• Great for longer tests.
  • May have vague end states (Good for multi-situational testing)

Cons:

  • Watchers/Moderators can skew the results easily.
  • One test at a time.
  • Longer to set up (eventually) .

Unmoderated testing is where a computer guides the participant through the test. Observations are made after the fact using data points including: survey results, pass/fail rates, time to completion, and click maps. Usually these tests have 50+ participants.

Pros:

  • Large data sets allow for better trending
  • More accurate data sets
  • Harder to skew the results
  • Simultaneous tests possible
  • Quicker to set up. (eventually)
  • Great for short tests.
  • Able to recruit users in the middle of a task.

Cons:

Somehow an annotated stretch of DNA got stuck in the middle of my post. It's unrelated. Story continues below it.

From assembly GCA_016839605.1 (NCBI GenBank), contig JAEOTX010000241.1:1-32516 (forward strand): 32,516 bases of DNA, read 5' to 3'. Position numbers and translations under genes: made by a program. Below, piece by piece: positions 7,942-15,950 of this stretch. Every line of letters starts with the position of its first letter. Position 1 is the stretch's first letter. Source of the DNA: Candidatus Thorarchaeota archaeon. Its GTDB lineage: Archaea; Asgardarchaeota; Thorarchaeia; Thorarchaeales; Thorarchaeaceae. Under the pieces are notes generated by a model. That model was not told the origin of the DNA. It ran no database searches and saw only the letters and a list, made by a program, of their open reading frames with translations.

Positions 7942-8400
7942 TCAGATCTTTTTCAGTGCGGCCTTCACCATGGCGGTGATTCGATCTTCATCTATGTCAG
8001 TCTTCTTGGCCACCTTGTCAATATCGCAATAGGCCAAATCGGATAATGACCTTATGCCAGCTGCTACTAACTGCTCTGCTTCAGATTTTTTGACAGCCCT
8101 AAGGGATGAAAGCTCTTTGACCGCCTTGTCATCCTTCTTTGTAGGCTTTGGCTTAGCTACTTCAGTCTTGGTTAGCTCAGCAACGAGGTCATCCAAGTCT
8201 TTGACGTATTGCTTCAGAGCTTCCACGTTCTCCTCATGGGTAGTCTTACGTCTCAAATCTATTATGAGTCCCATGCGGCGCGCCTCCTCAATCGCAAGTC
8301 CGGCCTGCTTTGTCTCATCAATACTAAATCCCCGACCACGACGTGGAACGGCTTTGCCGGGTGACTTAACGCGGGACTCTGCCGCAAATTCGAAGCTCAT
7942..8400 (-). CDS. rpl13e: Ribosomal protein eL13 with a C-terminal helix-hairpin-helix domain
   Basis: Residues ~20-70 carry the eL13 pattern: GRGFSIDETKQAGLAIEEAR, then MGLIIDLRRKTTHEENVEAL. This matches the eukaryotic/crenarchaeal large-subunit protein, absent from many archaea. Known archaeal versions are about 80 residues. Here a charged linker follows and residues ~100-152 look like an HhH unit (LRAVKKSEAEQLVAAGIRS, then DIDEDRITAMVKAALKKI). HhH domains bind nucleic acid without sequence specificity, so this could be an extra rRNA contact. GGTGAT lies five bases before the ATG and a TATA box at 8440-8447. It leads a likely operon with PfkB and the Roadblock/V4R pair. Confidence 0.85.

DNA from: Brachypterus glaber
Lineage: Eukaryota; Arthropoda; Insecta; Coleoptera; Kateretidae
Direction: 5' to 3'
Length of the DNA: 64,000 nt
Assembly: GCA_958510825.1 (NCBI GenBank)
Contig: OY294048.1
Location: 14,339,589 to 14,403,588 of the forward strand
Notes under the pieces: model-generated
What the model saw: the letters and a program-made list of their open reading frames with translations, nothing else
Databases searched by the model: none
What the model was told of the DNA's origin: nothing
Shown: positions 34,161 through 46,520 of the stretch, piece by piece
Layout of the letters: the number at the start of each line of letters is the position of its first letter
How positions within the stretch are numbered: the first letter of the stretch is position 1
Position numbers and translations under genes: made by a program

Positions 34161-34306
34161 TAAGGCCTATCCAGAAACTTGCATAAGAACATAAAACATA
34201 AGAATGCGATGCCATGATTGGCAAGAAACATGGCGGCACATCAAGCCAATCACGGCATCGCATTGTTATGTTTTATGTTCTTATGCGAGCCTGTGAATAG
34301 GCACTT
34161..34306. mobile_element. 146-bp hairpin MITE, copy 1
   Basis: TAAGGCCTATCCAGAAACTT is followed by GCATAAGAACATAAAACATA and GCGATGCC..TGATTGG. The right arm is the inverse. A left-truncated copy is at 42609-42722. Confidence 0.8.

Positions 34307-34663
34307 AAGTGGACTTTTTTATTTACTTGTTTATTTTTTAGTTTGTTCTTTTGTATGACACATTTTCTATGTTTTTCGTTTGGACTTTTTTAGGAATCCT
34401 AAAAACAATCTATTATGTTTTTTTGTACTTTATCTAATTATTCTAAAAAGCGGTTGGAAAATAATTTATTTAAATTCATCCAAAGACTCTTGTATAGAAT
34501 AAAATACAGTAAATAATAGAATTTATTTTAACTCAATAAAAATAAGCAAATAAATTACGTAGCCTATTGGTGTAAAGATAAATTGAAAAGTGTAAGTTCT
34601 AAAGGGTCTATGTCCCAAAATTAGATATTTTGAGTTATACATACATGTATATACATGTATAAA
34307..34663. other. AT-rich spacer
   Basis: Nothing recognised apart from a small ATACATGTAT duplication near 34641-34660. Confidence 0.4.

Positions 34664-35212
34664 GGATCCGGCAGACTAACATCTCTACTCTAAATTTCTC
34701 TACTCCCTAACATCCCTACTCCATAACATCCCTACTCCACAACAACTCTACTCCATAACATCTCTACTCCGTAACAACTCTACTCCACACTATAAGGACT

• Inflexible testing does not allow for quick changes
  • Rough mock-ups are a waste of time to test with large numbers.
  • Must have well-defined end states. (Participants are in control of moving forward)

Tools:

Local Moderated

  • Paper,
  • Computer,
  • Mobile Device

 Remote Moderated

  • GoToMeeting
  • WebEx
  • etc.

Local Unmoderated

  • none

 Remote Unmoderated

Conclusion

Local moderated testing is great for identifying general trends and overall usability problems. This method should be used near the beginning of a project or anytime a major change needs to be made to an application. Remote unmoderated testing is great for identifying patterns of behavior and for identifying the better of two possibilities. This method should be used to gather trend information for active/live applications and websites. It is also very useful for quickly testing and recruiting for nearly completed prototypes or screenshots.